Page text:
Applying this process to Marco Gonzalez’s pitches we get the following clusters:
Ok, Gonzalez has 4 pitches, now what? We take these cluster assignments, align them with the classification probabilities from our supervised model, and sum up the likelihoods in each cluster.
Each cluster now has a probability distribution over all pitches, and we can simply assign the pitch with the maximum likelihood to that cluster (i.e. pitch 3 = FC, pitch 2 = CH / FS etc). In this case, the first cluster is slightly ambiguous. If you have ever used these types of methods, you know that they don’t work out this perfectly every time. Therefore, we implement some business rules to determine if we should add clusters and help our recall of new or mislabeled pitches:
- If a pitch makes up at least 40% of a cluster, add a cluster and assign it that pitch type
- If the total probability of a pitch across clusters sums to at least 50%, add a cluster and assign it that pitch type.
Finally, we compare the current arsenal to our estimated arsenal and send an alert to prompt re-training if there are any differences.
Technology & Automation
We code this process into Python modules and package it into an Airflow job. The job compiles reports and sends an email daily to alert us of any detected changes or errors. We have evolved them to include links to generated plots (like above) and options to ignore alerts for specific pitchers, which is very useful for guys like José Berríos whose pitch movement doesn’t quite match their name for it.
2020 Improvements: Automated Classification
We set out with a couple goals to improve the current automated classification procedure in the ballpark.
Update the codebase
We wanted to incorporate all machine learning under the umbrella of the ML team. Updating the codebase to Python works well with our workflow. We can also switch over from custom neural network modules to open-source ML libraries, specifically TensorFlow.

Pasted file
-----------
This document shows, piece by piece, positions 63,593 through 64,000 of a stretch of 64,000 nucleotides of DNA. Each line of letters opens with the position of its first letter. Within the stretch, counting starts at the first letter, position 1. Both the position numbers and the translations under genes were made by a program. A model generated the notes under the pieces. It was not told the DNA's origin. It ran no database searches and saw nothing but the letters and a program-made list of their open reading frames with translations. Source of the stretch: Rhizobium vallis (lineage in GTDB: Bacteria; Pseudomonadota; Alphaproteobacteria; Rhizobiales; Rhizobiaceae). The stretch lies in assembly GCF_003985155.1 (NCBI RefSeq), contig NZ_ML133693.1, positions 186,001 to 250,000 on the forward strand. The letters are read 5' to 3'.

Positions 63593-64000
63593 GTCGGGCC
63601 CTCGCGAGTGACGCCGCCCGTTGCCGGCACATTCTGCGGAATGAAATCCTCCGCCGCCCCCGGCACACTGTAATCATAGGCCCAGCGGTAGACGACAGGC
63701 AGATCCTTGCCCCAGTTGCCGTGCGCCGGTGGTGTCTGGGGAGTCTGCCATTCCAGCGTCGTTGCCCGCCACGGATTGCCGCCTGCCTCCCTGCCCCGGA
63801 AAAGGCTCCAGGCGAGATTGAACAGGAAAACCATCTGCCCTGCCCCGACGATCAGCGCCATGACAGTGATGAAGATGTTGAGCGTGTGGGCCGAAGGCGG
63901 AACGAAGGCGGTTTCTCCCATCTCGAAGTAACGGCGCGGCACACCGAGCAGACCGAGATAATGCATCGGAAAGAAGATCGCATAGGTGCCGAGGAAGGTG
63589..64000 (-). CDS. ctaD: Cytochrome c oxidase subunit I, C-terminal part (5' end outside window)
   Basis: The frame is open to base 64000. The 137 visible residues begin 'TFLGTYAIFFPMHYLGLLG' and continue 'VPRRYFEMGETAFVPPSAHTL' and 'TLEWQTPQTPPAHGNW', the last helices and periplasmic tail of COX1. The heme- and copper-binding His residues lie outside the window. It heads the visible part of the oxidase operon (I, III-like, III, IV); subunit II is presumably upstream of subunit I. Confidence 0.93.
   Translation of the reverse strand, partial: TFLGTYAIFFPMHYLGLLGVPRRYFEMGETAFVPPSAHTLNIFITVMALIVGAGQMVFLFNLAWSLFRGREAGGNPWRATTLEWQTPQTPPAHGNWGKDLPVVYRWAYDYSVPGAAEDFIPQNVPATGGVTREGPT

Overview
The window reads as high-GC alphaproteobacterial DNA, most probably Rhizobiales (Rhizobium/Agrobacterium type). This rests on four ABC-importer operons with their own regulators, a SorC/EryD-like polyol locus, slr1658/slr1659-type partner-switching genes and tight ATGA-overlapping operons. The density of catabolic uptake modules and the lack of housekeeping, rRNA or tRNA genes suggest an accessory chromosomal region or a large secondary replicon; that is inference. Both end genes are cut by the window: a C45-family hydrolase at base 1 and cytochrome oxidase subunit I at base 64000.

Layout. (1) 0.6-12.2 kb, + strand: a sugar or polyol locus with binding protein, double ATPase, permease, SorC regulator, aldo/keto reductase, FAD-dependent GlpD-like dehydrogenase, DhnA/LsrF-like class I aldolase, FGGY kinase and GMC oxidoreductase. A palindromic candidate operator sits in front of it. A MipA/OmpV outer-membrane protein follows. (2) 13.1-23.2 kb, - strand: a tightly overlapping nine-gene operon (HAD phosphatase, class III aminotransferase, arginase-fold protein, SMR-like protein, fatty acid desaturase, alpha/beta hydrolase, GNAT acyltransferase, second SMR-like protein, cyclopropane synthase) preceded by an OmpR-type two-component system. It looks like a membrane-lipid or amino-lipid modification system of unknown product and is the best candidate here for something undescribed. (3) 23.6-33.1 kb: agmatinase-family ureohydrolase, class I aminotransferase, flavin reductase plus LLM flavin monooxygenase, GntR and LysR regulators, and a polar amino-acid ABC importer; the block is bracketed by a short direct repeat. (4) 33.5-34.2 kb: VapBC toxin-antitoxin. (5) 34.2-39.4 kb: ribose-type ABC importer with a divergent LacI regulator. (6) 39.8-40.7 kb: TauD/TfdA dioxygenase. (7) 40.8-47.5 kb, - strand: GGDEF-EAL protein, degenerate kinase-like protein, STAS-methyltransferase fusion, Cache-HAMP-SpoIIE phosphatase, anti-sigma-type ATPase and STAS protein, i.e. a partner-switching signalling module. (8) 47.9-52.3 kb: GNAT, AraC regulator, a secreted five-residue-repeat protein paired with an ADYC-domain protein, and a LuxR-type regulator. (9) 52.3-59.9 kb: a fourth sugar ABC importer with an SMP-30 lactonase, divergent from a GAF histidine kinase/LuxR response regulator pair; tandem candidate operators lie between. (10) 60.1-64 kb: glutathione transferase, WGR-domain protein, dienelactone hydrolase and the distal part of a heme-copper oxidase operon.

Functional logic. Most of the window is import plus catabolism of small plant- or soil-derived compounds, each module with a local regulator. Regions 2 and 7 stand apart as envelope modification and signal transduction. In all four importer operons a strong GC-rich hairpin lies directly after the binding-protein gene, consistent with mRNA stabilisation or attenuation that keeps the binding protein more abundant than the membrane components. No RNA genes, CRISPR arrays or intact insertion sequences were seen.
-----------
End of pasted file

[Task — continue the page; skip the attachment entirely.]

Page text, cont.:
Improve accuracy for debuting pitchers
When pitchers debut we often don’t have a trained network for their arsenal, so we use a generic neural network or we initialize with a similar pitcher’s network. We want a simple way to improve the prior knowledge in the network for debuts.
Improve accuracy for all pitchers
Obviously, we would like to accurately classify all pitchers, so we pick features and architectures that help us achieve better accuracy.
PitchNet: New Pitch Classification Neural Network
When developing our new system, PitchNet, we hypothesized that a centralized network would help performance, so each pitchers’ network wouldn’t have to relearn the concept of a “fastball”. However, we still need some way to personalize the predictions for each pitcher. We use embeddings, a low dimensional vector representation, to model pitchers much like how word embeddings are used in modern natural language processing.
Modeling pitcher embeddings combined with our primary tracking data and a simple single hidden layer network improves our evaluation metrics for previously seen pitchers and modest improvements for debuting pitchers.